It was the spring of 1966 and I was 19 years old, working nights at a General Motors plant in Van Nuys, Calif., and attending day classes at Pierce College, carrying 12 credits and a student deferment status. I owned a brand new 1965 Chevelle Malibu Super Sport, and I had a gorgeous girlfriend. Life was simply great! But I soon grew weary of my college curriculum and dropped out, intending to resume the following semester.
The next thing I knew, Uncle Sam sent his greeting. It read, “You are hereby ordered for induction to the Armed Forces of the United States.” I was to report to the Los Angeles Induction Station on May 17, 1966. To my disbelief, my perfect little world had instantly turned upside down.
My dad, a World War II Veteran, served with the Army in the South Pacific. Now it was my turn. President John F. Kennedy’s powerful words had galvanized America: “It’s not what your country can do for you, but what you can do for your country.” I still hold those words dear to this day. This, too: “Let every nation know, whether it wishes us well or ill, that we shall pay any price, bear any burden, meet any hardship, support any friend, oppose any foe to assure the survival and the success of liberty.”
On that surreal early morning, Dad drove me down to the Los Angeles induction station. I’m sure he was proud, but I was a nervous wreck. At the station, I joined hundreds of other young men. There were guys from my hometown, guys from my high school. We were all in the same boat.
That afternoon a bus took us to the airport, where we boarded a plane to El Paso and arrived at Fort Bliss for one week of Army indoctrination. It was my very first flight. We received our olive drab fatigues, combat boots, buzz haircuts, countless vaccinations and a full dose of harassment from young noncommissioned officers who took great pleasure in aggravating us.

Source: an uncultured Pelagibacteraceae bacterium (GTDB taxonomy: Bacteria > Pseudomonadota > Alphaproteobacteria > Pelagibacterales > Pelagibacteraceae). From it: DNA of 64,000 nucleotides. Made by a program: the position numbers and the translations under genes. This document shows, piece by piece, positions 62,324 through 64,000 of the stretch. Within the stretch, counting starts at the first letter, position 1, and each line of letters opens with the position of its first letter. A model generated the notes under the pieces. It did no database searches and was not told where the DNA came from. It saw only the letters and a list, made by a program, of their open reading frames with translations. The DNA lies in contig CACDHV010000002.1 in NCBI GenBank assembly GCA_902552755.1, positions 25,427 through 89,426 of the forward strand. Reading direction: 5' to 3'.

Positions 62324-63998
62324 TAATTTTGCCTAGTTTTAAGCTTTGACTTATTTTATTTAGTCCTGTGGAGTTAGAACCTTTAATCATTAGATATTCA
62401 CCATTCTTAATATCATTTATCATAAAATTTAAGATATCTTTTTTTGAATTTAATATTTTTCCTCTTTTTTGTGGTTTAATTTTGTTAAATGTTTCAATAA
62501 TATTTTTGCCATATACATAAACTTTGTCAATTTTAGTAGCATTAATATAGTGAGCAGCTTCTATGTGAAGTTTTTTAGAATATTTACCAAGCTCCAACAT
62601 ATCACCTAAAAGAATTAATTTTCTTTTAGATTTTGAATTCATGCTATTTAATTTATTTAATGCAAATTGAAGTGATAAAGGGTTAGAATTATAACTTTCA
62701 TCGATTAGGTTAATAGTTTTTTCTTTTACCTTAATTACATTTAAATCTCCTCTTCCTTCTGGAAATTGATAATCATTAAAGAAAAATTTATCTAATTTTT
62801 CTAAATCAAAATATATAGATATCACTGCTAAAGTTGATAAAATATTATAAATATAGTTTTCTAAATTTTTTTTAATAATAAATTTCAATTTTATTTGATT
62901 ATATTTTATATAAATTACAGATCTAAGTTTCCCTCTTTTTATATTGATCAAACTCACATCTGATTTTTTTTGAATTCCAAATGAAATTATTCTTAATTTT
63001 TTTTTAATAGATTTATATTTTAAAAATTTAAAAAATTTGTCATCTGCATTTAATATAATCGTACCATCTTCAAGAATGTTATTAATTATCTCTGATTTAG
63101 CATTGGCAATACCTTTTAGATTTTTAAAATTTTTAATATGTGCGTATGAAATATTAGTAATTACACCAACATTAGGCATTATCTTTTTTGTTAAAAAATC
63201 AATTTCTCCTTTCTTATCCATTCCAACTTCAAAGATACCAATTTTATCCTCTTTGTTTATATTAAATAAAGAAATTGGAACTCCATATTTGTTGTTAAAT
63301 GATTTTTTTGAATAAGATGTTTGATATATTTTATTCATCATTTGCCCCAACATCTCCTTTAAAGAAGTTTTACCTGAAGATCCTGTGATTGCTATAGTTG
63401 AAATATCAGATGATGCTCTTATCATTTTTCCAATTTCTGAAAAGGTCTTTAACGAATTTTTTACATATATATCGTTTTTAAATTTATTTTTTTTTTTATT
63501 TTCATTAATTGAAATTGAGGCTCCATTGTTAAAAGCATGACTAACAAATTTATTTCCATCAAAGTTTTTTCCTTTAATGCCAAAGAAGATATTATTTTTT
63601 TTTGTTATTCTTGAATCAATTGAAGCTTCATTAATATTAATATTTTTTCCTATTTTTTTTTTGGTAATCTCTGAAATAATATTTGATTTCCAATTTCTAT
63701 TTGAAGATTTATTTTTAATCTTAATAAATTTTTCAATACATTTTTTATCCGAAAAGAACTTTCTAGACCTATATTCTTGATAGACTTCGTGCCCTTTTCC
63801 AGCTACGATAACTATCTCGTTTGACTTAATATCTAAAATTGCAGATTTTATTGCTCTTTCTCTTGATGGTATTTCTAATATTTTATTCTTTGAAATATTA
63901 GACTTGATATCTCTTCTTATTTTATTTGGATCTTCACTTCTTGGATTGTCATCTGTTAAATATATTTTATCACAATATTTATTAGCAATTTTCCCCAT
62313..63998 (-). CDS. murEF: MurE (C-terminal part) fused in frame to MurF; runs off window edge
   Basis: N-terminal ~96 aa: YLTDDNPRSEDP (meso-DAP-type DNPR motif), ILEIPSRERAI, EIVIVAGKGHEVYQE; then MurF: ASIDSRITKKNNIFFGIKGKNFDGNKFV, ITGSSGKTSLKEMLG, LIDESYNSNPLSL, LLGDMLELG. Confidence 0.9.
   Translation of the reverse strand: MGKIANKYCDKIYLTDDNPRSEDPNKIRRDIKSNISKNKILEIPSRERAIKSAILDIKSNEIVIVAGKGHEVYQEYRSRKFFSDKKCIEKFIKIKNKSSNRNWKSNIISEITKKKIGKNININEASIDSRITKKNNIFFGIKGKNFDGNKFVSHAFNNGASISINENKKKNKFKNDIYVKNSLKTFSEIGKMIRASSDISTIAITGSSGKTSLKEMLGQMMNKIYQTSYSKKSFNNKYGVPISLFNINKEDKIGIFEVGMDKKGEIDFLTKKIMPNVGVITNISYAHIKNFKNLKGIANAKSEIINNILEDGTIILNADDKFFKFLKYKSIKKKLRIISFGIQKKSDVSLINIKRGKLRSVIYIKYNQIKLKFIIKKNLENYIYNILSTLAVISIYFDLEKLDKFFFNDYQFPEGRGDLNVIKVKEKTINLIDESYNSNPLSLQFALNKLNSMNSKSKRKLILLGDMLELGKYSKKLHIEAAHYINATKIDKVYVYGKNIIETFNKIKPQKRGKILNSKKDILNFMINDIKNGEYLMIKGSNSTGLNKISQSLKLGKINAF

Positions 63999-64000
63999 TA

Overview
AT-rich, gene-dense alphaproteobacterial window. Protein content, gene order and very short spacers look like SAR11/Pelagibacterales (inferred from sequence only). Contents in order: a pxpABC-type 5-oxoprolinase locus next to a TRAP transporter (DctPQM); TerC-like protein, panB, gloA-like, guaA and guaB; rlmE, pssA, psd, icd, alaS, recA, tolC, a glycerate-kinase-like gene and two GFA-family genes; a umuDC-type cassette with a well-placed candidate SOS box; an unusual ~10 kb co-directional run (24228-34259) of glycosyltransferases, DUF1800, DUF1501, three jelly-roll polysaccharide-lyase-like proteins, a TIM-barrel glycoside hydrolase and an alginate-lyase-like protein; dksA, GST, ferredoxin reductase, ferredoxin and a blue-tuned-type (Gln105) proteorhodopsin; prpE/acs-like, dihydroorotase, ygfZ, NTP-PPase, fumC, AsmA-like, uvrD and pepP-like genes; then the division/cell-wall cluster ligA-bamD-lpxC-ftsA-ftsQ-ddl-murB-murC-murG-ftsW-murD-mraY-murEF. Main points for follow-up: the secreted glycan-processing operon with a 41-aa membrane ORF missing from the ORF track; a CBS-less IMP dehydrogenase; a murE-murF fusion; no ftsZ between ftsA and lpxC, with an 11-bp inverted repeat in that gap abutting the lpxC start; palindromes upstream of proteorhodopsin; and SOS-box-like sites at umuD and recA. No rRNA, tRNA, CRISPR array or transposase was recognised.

A week later, after a bumpy flight to Manhattan, Kan., we arrived late at night at Fort Riley’s famed Custer Hill Army barracks, confused and disoriented. Older and more experienced NCO’s were there barking at us — we could not get off that bus fast enough!
I ended up in the Second Platoon, Charlie Company, Fourth Battalion, 47th Infantry, regiment of the Ninth Infantry Division. Known as the Old Reliables from its World War II days, the Ninth had been reactivated for combat in Vietnam.
We trained for six months at Custer Hill, learning how to march, fire weapons, engage in hand-to-hand combat, throw grenades, use gas masks. In short, we learned how to kill, how to survive and how to aid wounded soldiers. After six months, we became a fighting unit ready for war, but more important, we became brothers for life.
From Fort Riley we rode a train Oakland, then boarded the General John Pope, a World War II troop ship. Three weeks later, we arrived at Vung Tau, South Vietnam.
The Ninth Infantry Division band sent us gloriously on at each leg of our journey. (Yes, we had a band in the war zone.) We were pumped and primed, firm in the belief that we would end the war by year’s end.
When we arrived at base camp Bearcat, outside Bien Hoa, northeast of Saigon, we found nothing but a wide-open space, sweltering hot and humid. Immediately, we pitched large tents, dug mortar trenches and filled sand bags. The conditions were harsh. Three weeks later water trucks arrived, and we all promptly stripped down for our first shower in Vietnam.
Soon we were conducting patrols outside Bearcat’s jungle perimeter, searching for the Vietcong and their weapon caches. The area was relatively safe.
Then, in early April 1967, we departed for a new base camp in the Mekong Delta, named Dong Tam, which in Vietnamese means “united hearts and minds.” This name was coined by Gen. William Westmoreland, who had served with the Ninth Infantry in World War II. Again, we arrived to a wide-open space with zero accommodations except our pup tents. It was wet, muddy and oppressively hot.
We experienced numerous small firefights and booby traps; often we mused that if the enemy didn’t get us, surely the treacherous terrain, excessive heat or the swarms of irritating red ants and mosquitoes certainly would. Our first significant action came on May 15, 1967, and the results of that engagement made our battalion commander, Lt. Col. Guy Tutwiler, very proud. We took a number of casualties and one good friend, Donald Peterson, was killed in action that day. The Vietcong lost roughly 90 fighters. The reality of brutal combat was felt by all.